Two grizzly bears that officials believe killed a hunting guide and mauled a hunter showed “abnormal behavior” during the attack, a Wyoming wildlife official told the Jackson Hole News & Guide.
The bears — a mother and her grown cub — were aggressive during the Friday afternoon attack near the border of Yellowstone and Grand Teton national parks, wildlife officials said, according to USA Today.
“The behavior exhibited by these bears is abnormal behavior for a family group,” Brad Hovinga with the Wyoming Game and Fish Department told the News & Guide. “It’s not typically how we would see family groups behave.”
Teton County officials said the bears did not touch the elk that the two hunters were packing, but instead only “aggressively” charged the two men, according to USA Today.
“The elk carcass was ‘undisturbed’ when it was located ... which suggests that the bear was not necessarily food guarding — a common behavior that often leads to conflicts with humans, especially hunters,” the News & Guide reported. “What’s uncommon is for hunter-grizzly conflicts to turn fatal for the people.”
The bears killed hunting guide Mark Uptain, of Wyoming, and injured hunter Corey Chubon, of Florida, Buckrail reported. Chubon had shot an elk during a “guided bow hunt” on Thursday, but he and Uptain were unable to find the elk before nightfall. They returned on Friday to find the elk.
When they found the “undisturbed carcass,” they were “aggressively charged by two large bears,” Buckrail reported.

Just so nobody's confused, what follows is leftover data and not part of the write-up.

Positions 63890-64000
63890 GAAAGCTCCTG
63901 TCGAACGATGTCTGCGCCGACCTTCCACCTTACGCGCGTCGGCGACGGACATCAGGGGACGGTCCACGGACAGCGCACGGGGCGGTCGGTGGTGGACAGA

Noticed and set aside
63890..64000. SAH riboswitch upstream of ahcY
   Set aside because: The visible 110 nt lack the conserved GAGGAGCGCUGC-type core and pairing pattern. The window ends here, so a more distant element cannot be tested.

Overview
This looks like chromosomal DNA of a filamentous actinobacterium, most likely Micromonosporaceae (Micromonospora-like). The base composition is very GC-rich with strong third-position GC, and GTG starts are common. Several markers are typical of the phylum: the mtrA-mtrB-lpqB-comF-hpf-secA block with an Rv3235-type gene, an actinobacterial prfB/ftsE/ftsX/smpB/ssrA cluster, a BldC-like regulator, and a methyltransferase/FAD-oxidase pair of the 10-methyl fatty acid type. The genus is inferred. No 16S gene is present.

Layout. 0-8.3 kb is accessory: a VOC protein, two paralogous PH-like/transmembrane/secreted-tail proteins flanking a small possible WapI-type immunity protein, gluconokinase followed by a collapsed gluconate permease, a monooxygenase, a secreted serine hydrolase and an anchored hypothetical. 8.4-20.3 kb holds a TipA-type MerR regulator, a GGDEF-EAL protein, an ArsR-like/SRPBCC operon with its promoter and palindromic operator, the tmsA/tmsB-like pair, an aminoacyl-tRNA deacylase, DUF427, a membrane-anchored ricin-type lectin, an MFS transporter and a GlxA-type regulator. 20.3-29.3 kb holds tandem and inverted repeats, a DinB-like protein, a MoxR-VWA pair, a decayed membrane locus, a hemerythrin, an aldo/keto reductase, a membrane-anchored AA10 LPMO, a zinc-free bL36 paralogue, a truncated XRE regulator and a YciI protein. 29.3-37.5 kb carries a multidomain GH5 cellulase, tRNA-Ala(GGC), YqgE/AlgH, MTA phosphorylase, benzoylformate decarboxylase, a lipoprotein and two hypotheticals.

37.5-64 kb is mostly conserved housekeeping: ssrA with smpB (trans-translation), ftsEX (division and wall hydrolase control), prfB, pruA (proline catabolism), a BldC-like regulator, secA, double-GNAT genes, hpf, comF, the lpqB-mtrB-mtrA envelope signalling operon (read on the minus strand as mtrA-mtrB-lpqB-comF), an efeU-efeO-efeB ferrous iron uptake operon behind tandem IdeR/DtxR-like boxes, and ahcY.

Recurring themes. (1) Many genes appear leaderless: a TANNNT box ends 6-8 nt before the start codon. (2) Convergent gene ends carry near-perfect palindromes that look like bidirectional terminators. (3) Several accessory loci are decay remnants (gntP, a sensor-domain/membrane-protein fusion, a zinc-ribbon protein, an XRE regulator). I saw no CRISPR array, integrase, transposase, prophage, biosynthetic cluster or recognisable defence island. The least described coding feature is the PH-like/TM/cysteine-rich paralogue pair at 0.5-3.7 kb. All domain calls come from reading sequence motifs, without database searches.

“We heard rocks stumble and out of nowhere two grizzly bears just started charging at us,” Chubon told WKMG.
One of the bears then grabbed Chubbon by the back of his leg, he told WESH in a video interview.
“I don’t even know if I would ever even imagine seeing something like that happening in my life,” he told the station. “In probably one of the most poignant moments of all of it, when that bear did have me by the back of the leg, thinking to myself, this is it, this is my death, this is how I’m dying.”
He was able to get away from the bear, though, and he then threw his gun at Uptain — but the gun didn’t make it to him, he told WESH.
“Somehow, the grizzly let me go and charged Mark again and that’s when I made the decision to just run for my life,” Chubbon told the station. He then climbed back on his horse, rode to a mountain to get cell service and called for help, WKMG reported.
Uptain’s body was found Sunday afternoon about a quarter mile away from the attack, the News & Guide reported. His body was intact.
“Mark Uptain passed away in a tragic hunting accident,” a family-friend wrote on his GoFundMe page. “He was doing one of activities he had extreme passion for. An experienced hunting guide in the backcountry of Wyoming.”
He is survived by his wife and five kids, according to the fundraising page.